Not impressed by smartwatches? That could soon change

Smart wristwear is driving explosive growth in wearables, according to a new report

Smart wrist devices such as the Apple Watch are still a relatively small piece of the wearables market today, but that's set to change in a big way over the next few years.

So predicts market researcher IDC, which on Monday published a new report suggesting that there's explosive growth in store for the wearables market, driven largely by an expanding list of smartwatch vendors, devices, experiences and price points.

"We are at a stage now where more vendors are getting into this segment, setting the stage for more selection and ultimately more volumes," said Ramon Llamas, IDC's research manager for wearables. "Potential buyers wary of what is currently available will most likely be more interested once the second- and third-generation devices come to market with improved hardware and applications."

Wearable device shipments overall will reach more than 76 million units this year, up a whopping 164 percent from the 29 million units shipped in 2014, according to IDC's Worldwide Quarterly Wearable Device Tracker. By 2019, worldwide shipments will surpass 173 million units, the researcher predicts, for a five-year compound annual growth rate of almost 23 percent.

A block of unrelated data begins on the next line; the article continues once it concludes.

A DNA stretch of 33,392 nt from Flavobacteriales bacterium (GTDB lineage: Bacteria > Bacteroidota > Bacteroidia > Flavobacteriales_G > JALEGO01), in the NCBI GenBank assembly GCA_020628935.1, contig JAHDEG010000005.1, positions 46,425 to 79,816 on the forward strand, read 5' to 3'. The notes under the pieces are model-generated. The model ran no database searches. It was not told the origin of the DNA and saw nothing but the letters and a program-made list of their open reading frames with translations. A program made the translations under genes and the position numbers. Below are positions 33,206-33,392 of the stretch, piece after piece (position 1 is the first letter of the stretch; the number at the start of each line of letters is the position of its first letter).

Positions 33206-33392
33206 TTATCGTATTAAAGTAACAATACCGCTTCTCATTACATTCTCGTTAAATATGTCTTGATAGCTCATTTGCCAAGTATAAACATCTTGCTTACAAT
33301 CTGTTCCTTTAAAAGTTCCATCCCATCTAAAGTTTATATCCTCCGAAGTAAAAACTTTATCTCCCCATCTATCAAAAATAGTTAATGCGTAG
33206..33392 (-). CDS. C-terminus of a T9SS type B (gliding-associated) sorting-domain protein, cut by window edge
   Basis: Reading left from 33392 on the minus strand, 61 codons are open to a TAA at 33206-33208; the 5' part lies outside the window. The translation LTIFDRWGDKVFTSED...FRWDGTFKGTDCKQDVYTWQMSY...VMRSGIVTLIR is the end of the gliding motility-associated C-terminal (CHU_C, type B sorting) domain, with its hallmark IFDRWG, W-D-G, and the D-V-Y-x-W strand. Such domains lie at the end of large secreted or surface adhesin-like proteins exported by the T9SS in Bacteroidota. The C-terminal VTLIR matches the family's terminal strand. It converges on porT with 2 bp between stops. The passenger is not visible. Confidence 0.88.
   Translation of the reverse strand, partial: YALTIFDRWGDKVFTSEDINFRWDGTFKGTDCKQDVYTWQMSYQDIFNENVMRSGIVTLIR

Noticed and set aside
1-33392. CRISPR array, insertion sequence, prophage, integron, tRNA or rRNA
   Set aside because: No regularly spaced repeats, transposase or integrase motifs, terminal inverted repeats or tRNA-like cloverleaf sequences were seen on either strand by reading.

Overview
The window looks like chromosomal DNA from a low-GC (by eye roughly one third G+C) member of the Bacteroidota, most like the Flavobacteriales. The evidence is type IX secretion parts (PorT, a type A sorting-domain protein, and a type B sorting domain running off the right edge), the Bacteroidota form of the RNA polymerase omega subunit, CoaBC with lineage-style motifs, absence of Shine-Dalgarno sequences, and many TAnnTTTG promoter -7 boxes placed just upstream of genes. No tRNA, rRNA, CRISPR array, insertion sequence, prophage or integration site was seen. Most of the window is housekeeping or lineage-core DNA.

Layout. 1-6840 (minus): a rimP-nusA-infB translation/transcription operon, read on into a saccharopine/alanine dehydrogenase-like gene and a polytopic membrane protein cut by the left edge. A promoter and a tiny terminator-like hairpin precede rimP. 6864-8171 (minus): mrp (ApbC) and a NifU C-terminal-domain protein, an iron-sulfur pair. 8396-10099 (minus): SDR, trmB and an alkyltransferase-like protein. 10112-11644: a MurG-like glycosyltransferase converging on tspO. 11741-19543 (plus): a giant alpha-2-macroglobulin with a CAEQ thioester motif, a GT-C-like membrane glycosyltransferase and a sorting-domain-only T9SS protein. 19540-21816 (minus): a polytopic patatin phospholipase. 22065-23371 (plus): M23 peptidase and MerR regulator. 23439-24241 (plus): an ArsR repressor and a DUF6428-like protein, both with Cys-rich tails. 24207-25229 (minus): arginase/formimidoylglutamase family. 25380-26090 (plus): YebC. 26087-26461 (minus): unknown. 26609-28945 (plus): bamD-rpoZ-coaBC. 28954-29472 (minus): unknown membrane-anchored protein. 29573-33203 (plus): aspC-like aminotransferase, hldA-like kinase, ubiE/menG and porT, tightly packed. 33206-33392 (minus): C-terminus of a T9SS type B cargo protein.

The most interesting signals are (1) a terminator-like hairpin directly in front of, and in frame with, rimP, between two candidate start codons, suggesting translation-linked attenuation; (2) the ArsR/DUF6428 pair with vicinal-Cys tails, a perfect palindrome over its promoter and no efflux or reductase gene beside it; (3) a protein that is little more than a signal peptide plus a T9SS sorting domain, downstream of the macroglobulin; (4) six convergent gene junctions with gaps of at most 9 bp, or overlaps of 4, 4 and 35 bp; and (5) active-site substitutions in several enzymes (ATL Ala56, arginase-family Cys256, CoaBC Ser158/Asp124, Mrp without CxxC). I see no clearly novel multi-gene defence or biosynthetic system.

It's really smart wearables -- as opposed to what IDC calls "basic" ones such as fitness trackers -- where things get interesting, though.

Smart devices currently account for only about a third of the total market, but that's expected to change in 2018.

"Smart wearables will quickly move from a smartphone accessory primarily focused on notifications to a more advanced wearable computer capable of doing more processing on its own," said Jitesh Ubrani, senior research analyst for IDC's Mobile Device Trackers.

Driving the category is smart wristwear capable of running third-party applications. That includes not just the Apple Watch but also Motorola's Moto 360, Samsung's Gear S-series and Pebble's Time, for example.

Looking ahead, devices will increasingly be differentiated by the operating systems that run them as well as the available applications, IDC said.

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Katherine Noyes

IDG News Service
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